Farewell. The Flying Pig Has Left The Building.

Steve Hynd, August 16, 2012

After four years on the Typepad site, eight years total blogging, Newshoggers is closing it's doors today. We've been coasting the last year or so, with many of us moving on to bigger projects (Hey, Eric!) or simply running out of blogging enthusiasm, and it's time to give the old flying pig a rest.

We've done okay over those eight years, although never being quite PC enough to gain wider acceptance from the partisan "party right or wrong" crowds. We like to think we moved political conversations a little, on the ever-present wish to rush to war with Iran, on the need for a real Left that isn't licking corporatist Dem boots every cycle, on America's foreign misadventures in Afghanistan and Iraq. We like to think we made a small difference while writing under that flying pig banner. We did pretty good for a bunch with no ties to big-party apparatuses or think tanks.

Those eight years of blogging will still exist. Because we're ending this typepad account, we've been archiving the typepad blog here. And the original blogger archive is still here. There will still be new content from the old 'hoggers crew too. Ron writes for The Moderate Voice, I post at The Agonist and Eric Martin's lucid foreign policy thoughts can be read at Democracy Arsenal.

I'd like to thank all our regular commenters, readers and the other bloggers who regularly linked to our posts over the years to agree or disagree. You all made writing for 'hoggers an amazingly fun and stimulating experience.

Thank you very much.

Note: This is an archive copy of Newshoggers. Most of the pictures are gone but the words are all here. There may be some occasional new content, John may do some posts and Ron will cross post some of his contributions to The Moderate Voice so check back.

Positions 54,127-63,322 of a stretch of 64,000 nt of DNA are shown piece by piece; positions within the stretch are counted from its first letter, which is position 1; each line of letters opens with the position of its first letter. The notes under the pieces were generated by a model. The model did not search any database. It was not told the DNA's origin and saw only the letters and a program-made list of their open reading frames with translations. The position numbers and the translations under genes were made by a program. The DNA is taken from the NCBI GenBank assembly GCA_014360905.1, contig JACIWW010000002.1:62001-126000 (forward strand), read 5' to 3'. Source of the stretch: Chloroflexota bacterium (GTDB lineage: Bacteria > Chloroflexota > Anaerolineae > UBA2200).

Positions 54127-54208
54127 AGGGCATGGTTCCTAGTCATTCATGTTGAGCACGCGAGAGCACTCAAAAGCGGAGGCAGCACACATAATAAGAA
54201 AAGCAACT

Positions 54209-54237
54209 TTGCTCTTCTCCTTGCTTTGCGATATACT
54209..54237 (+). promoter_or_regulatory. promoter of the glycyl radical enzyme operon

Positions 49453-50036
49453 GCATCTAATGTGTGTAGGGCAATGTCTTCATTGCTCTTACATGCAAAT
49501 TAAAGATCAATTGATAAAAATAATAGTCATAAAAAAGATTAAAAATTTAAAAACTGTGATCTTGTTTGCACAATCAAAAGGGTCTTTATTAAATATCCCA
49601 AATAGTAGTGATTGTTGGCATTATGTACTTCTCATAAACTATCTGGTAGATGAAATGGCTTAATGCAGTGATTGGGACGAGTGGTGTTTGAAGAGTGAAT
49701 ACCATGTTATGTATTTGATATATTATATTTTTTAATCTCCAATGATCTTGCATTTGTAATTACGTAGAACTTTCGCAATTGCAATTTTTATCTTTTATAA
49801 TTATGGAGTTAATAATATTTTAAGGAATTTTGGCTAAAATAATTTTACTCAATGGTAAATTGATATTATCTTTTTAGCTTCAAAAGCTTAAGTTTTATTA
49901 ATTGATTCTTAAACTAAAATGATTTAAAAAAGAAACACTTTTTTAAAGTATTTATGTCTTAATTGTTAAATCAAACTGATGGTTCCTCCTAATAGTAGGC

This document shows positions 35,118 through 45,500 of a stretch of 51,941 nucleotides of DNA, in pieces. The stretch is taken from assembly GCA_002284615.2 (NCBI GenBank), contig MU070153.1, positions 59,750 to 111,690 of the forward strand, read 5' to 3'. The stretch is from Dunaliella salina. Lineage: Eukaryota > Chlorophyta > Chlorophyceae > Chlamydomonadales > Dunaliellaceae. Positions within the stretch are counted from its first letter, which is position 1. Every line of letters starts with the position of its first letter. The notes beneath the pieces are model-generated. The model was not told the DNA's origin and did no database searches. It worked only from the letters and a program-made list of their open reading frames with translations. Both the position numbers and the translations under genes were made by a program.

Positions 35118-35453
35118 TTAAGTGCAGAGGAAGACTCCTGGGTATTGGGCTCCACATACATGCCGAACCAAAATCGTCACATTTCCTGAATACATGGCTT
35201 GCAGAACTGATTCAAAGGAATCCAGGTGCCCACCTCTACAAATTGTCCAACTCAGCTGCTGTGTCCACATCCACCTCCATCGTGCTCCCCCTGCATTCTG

Tuesday, November 15, 2011

What Merits This?

By BJ Bjornson

The facts tend to speak for themselves sometimes.


... the most popular way to find a job is through family and friends. That holds true for all of us, but it is immensely more likely for the kids of the very rich. Look at this picture from a research paper that a colleague and I published in the Journal of Labor Economics (available here if you really want all the details).

The bottom line is that about 40% of us have at some point worked for exactly the same firm that at some point also employed our fathers. But if dad�s earnings put him in the top 25% these chances are above average, they start taking off if dad was in the top 5%, and reach the stratosphere for top earners. Almost 7 out of 10 sons of top earning dads had a job with his employer.

All parents want to help their children in whatever way they can. But top earners can do it more than others, and with more consequence: virtually guaranteeing, if not a lifetime of high earnings, at least a great start in life.

I won�t speak to the methodology of only looking at the male half of the species, though given the rather recentness of large-scale female participation in the workforce, I suppose you could make the argument that looking at the father�s employer is more appropriate for an intergenerational study at this point, though I'd say it�s a little less defensible to only focus on the son�s employment.

In any case, it does bring to mind this post by Glenn Greenwald on the �meritocracy� of the national media in the U.S., noting the hiring of Luke Russert, Jenna Bush, Meghan McCain, and Chelsea Clinton by major broadcasters. All, we are quite certain, based solely on their outstanding achievements in the field of journalism and never on anything so crass as their famous fathers� names.

Honestly, how could anyone look at all this and argue that the 1% all very much deserve their wealth due to the hard work and pluck they�ve shown?

1 comment:

  1. "noting the hiring ... by major broadcasters."
    Actually, all were hired by NBC/MSNBC, which is a bit of a telling point in itself.